According to Maly, trailer OEMs have been stretched over the past few years, struggling for sufficient production to meet fleet demand. He says a particularly critical consideration for most was to balance overtime and build rates, with workforce burnout a frequently mentioned concern. A tight skilled labour market, causing difficulty in hiring additional staff, exacerbated the situation. 

“Two major factors resulted from those issues,” he explains. “With orders strongly outpacing available production, extended backlogs developed. We estimated the total industry backlog to build ratio to be at almost nine months at the close of 2015. In fact, there were indications some OEMs entered 2016 fully committed for the entire year.

“Secondly, tight production capacity has resulted in a capital investment surge by several OEMs. That additional production capacity will come mostly from new facilities rather than expansion of existing plants, with most coming on stream late in 2016 and into 2017. Now, a concern is that this additional capacity will face a weaker market.”

Maly says the US market may have reached a crossroads today where the role of the trailer as a mere commodity may have to be redefined – especially with view to a new set of Green House Gas (GHGII) regulations recently published by the country’s Environmental Protection Agency (EPA) and the Department of Transportation (DOT).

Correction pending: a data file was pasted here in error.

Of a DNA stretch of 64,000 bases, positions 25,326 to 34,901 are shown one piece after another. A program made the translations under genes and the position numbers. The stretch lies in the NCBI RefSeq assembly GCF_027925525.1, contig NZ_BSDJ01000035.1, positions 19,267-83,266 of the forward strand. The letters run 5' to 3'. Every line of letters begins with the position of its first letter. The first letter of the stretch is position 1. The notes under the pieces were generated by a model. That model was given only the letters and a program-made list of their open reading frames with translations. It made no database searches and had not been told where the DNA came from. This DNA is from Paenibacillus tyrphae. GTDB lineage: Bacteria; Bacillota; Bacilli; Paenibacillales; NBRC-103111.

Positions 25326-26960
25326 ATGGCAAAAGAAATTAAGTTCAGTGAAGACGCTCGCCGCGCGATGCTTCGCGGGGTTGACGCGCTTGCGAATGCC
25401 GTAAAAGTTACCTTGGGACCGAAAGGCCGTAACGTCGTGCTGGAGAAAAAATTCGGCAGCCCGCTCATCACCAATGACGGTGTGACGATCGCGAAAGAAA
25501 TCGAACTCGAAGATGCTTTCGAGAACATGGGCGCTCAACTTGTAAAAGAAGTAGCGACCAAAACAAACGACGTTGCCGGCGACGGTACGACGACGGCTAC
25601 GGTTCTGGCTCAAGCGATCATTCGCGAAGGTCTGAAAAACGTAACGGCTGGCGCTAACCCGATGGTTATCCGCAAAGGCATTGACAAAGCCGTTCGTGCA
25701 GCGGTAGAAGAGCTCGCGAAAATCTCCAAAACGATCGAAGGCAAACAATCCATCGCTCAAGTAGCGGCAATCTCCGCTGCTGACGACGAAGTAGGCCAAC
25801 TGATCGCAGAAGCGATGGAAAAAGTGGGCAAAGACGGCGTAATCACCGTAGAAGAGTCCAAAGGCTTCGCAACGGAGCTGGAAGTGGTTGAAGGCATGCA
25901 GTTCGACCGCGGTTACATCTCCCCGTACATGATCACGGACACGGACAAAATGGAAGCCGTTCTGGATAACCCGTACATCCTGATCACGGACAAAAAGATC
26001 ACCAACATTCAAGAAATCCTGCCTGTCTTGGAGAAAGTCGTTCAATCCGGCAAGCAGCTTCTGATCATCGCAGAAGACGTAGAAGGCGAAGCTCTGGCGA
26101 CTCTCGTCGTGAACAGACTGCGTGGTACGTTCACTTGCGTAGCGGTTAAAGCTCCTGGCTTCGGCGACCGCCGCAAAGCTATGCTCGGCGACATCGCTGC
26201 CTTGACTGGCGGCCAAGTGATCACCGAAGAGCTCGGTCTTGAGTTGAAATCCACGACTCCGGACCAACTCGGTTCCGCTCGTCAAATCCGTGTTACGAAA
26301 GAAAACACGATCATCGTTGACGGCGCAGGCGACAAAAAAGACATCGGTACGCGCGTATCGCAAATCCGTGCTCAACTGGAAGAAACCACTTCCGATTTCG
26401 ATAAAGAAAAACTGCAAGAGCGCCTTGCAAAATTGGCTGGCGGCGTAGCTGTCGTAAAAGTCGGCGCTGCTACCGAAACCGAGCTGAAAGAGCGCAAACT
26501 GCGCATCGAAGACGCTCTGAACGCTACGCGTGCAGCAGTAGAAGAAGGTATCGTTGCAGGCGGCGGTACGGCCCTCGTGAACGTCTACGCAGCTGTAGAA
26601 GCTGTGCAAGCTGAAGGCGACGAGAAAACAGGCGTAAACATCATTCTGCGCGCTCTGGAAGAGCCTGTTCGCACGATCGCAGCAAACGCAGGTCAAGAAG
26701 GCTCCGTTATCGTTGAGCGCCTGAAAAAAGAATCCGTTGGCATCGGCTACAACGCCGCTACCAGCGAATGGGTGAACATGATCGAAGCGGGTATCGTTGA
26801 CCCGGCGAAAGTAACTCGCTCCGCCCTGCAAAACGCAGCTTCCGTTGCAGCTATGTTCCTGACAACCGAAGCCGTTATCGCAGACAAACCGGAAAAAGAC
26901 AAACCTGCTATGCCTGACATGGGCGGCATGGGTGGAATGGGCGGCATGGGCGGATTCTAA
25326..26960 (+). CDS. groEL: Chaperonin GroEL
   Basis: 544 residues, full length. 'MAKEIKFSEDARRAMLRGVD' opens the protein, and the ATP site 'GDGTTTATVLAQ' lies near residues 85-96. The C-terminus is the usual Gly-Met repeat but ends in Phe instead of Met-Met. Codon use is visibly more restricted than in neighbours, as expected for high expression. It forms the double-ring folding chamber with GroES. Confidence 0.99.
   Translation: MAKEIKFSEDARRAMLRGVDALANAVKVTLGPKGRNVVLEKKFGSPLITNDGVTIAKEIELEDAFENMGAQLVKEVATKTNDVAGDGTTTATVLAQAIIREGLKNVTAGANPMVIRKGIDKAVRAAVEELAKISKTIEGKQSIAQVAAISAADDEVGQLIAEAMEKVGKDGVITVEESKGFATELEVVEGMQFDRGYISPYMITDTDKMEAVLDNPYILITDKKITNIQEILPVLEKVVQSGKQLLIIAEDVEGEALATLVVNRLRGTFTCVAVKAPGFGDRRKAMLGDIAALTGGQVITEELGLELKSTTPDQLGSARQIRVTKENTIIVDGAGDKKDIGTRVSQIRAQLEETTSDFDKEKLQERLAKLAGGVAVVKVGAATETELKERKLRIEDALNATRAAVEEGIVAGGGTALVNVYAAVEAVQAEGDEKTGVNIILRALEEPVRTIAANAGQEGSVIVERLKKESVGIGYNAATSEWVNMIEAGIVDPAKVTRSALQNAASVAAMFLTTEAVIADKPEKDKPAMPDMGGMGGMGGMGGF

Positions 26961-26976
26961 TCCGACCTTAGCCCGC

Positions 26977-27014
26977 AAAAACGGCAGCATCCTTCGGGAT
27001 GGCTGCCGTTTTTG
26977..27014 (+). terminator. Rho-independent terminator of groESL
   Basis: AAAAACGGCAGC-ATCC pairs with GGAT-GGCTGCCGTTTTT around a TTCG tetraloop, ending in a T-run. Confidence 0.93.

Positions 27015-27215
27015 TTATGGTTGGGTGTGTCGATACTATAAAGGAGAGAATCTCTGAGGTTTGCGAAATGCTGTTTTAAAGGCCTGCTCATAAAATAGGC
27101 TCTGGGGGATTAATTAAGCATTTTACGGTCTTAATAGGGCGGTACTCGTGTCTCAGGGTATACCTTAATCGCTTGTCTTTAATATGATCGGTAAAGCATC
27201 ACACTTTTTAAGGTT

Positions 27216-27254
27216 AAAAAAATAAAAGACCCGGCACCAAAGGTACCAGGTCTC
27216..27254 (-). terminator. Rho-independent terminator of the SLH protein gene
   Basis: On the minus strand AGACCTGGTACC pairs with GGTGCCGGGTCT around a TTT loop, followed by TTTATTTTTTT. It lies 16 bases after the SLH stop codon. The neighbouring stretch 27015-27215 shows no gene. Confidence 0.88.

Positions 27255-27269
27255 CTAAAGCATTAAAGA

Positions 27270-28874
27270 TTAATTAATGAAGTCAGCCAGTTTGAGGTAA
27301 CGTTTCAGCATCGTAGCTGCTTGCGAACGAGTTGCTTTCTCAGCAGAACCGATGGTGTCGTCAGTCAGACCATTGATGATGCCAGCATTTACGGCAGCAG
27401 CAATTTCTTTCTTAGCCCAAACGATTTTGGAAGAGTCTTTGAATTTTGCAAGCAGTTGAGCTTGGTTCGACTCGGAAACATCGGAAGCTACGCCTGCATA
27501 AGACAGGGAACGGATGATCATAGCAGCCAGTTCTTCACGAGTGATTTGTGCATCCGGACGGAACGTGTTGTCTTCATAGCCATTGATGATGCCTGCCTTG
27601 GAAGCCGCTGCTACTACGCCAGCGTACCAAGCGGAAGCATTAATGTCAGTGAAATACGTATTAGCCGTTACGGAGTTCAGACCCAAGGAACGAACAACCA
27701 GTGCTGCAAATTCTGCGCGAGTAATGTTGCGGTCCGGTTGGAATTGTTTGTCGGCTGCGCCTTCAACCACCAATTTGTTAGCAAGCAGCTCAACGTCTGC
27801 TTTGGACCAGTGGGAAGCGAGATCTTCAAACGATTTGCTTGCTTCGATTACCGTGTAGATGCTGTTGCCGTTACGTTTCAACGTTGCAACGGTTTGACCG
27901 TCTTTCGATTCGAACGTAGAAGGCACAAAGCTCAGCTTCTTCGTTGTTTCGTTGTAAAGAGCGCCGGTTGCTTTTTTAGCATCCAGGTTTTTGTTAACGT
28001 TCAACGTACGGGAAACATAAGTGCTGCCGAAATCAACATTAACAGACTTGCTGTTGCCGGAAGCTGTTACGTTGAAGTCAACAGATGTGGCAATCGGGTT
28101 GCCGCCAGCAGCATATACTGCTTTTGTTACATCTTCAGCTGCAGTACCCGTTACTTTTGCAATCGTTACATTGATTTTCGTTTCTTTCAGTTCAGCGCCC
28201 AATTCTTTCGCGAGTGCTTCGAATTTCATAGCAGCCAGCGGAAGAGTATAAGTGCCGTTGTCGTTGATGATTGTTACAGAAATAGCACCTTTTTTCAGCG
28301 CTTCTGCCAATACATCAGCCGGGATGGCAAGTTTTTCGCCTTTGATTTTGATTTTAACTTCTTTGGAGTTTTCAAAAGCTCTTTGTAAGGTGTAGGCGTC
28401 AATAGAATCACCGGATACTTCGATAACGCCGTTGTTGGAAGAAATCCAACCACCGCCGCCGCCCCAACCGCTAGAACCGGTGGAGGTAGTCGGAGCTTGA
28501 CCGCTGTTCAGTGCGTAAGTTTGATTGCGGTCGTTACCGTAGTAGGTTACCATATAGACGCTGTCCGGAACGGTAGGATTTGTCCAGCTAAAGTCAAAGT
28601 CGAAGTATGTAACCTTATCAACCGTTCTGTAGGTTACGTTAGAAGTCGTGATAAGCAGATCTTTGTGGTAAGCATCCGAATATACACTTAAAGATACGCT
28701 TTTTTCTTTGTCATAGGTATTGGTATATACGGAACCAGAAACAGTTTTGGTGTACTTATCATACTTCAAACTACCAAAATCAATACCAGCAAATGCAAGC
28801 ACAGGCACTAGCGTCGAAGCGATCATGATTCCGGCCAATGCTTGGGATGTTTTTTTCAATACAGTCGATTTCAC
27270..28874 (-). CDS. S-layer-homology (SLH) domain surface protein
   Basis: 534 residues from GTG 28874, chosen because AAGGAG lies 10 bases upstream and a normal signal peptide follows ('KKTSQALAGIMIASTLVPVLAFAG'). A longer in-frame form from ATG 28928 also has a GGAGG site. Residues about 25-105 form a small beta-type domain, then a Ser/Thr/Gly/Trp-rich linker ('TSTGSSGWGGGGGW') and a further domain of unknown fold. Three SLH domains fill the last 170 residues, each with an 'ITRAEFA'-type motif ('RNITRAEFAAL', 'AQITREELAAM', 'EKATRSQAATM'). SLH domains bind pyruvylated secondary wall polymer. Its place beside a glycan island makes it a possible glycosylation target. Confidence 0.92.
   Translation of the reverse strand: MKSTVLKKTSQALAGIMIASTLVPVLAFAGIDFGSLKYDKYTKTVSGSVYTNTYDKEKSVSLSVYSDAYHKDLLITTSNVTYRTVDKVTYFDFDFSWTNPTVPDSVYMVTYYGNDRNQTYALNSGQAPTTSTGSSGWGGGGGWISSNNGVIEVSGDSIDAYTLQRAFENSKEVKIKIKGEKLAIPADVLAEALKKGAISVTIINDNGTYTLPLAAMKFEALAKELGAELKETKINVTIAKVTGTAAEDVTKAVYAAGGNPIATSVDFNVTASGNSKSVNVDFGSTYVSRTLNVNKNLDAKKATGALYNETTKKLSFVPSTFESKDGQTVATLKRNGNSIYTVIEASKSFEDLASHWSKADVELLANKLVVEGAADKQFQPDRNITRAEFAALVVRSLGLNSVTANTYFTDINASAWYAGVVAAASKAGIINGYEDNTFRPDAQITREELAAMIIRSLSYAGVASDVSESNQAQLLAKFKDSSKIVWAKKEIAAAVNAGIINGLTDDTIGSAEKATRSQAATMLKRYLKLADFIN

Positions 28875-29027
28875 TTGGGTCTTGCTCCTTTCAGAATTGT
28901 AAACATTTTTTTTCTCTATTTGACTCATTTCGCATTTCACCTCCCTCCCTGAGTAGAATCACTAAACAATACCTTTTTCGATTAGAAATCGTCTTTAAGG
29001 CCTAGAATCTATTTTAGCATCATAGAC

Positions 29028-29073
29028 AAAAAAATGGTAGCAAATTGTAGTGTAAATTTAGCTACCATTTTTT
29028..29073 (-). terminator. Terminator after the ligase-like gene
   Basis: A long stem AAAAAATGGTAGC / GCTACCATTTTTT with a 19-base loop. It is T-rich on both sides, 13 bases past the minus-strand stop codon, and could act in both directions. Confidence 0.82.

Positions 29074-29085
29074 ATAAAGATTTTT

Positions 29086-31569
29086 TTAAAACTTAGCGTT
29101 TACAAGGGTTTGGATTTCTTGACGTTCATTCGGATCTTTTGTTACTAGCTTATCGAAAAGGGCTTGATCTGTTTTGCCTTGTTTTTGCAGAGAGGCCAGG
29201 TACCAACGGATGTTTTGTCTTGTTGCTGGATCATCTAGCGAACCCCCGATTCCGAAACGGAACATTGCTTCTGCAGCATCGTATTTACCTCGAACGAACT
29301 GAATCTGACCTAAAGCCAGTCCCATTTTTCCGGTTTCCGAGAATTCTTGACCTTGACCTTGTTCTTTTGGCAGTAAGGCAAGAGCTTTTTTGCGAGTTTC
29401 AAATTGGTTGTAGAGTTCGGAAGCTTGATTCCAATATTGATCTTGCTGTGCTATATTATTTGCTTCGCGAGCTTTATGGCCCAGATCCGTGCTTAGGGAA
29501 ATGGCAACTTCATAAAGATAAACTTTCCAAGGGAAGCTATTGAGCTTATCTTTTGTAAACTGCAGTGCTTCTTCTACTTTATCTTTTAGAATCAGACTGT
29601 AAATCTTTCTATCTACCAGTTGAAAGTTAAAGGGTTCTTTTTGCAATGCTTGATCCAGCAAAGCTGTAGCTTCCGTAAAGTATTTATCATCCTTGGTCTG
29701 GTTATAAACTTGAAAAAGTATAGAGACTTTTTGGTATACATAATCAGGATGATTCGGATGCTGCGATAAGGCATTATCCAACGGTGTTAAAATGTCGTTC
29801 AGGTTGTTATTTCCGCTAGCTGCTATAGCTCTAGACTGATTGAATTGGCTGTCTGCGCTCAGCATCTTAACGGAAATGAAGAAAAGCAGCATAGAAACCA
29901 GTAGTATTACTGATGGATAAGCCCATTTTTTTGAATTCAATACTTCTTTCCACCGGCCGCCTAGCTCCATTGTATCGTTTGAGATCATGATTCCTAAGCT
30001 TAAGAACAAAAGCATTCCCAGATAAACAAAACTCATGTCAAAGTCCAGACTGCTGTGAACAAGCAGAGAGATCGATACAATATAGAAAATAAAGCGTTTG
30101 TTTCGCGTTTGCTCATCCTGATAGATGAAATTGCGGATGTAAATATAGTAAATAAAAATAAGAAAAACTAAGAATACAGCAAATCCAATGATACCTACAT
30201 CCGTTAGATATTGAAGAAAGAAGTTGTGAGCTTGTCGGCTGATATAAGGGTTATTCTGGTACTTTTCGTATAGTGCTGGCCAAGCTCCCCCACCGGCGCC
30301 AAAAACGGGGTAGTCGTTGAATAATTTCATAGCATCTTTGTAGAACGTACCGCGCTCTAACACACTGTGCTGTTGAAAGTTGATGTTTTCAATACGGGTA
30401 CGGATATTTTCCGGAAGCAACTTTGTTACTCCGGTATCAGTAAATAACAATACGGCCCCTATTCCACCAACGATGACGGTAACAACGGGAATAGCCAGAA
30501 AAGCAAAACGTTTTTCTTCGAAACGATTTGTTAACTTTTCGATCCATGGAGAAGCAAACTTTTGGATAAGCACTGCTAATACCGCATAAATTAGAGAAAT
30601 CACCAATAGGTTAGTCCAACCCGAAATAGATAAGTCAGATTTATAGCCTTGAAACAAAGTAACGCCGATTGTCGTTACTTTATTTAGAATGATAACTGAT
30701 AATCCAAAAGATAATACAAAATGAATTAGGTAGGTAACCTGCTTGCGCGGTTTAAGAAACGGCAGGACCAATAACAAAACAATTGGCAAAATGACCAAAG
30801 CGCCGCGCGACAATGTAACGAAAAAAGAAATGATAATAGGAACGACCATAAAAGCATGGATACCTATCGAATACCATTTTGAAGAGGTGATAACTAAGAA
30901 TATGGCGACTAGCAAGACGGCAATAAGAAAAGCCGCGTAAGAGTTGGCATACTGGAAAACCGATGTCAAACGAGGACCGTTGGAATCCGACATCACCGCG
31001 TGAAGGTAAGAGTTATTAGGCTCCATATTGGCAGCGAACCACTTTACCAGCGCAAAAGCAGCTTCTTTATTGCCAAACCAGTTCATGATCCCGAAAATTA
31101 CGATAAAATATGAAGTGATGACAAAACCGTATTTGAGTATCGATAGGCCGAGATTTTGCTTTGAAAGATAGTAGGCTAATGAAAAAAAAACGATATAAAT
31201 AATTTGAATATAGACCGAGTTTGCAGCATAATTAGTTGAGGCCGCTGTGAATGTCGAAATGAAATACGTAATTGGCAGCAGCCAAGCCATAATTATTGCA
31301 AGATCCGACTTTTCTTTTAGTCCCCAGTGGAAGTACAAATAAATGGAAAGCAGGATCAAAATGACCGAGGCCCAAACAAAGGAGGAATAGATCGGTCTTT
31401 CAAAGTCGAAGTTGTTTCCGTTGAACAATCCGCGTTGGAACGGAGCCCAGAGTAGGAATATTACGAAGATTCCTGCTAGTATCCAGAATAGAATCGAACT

“For the first time, trailers come under efficiency and environmental impact consideration with the new regulations,” he explains. “While a trailer obviously has no engine – reefer trailers excepted – they are an integral part of the full truck/ trailer combination, and therefore the agencies state that as part of that vehicle, trailers can meaningfully impact both fuel efficiency and greenhouse gas generation.”

Major trailer categories addressed by the new regulations include dry vans, reefer vans, flatbeds, tank trailers, and container chassis, Maly summarises. “The new GHGII regulations have only been recently published, and are being closely reviewed by both OEMs and fleets at the moment. They will push trailer efficiency through the use of aerodynamic devices such as side skirts and so-called trailer “tails”, low rolling resistance tyres, tyre pressure monitoring or active inflation systems, as well as light weighting of the unit. That’s a momentous change of perspective.”

While GHGII regulations officially take effect starting in model year 2018, Maly says they will only “come into serious consideration” early in the next decade.

However, regulatory impact on the trailer market is certain to continue, with GHGIII allegedly already under development. As such, there could be ample movement in the US trailer market come 2020, and the traditional replacement pattern may continue to dissolve in light of legislative change. For now, Maly says the US trailer market is on track to readjust itself after a half-decade of extraordinary growth. “Transport equipment will become more efficient and capacity bottlenecks will resolve, but we believe the market may not be setting new records beyond 2016.”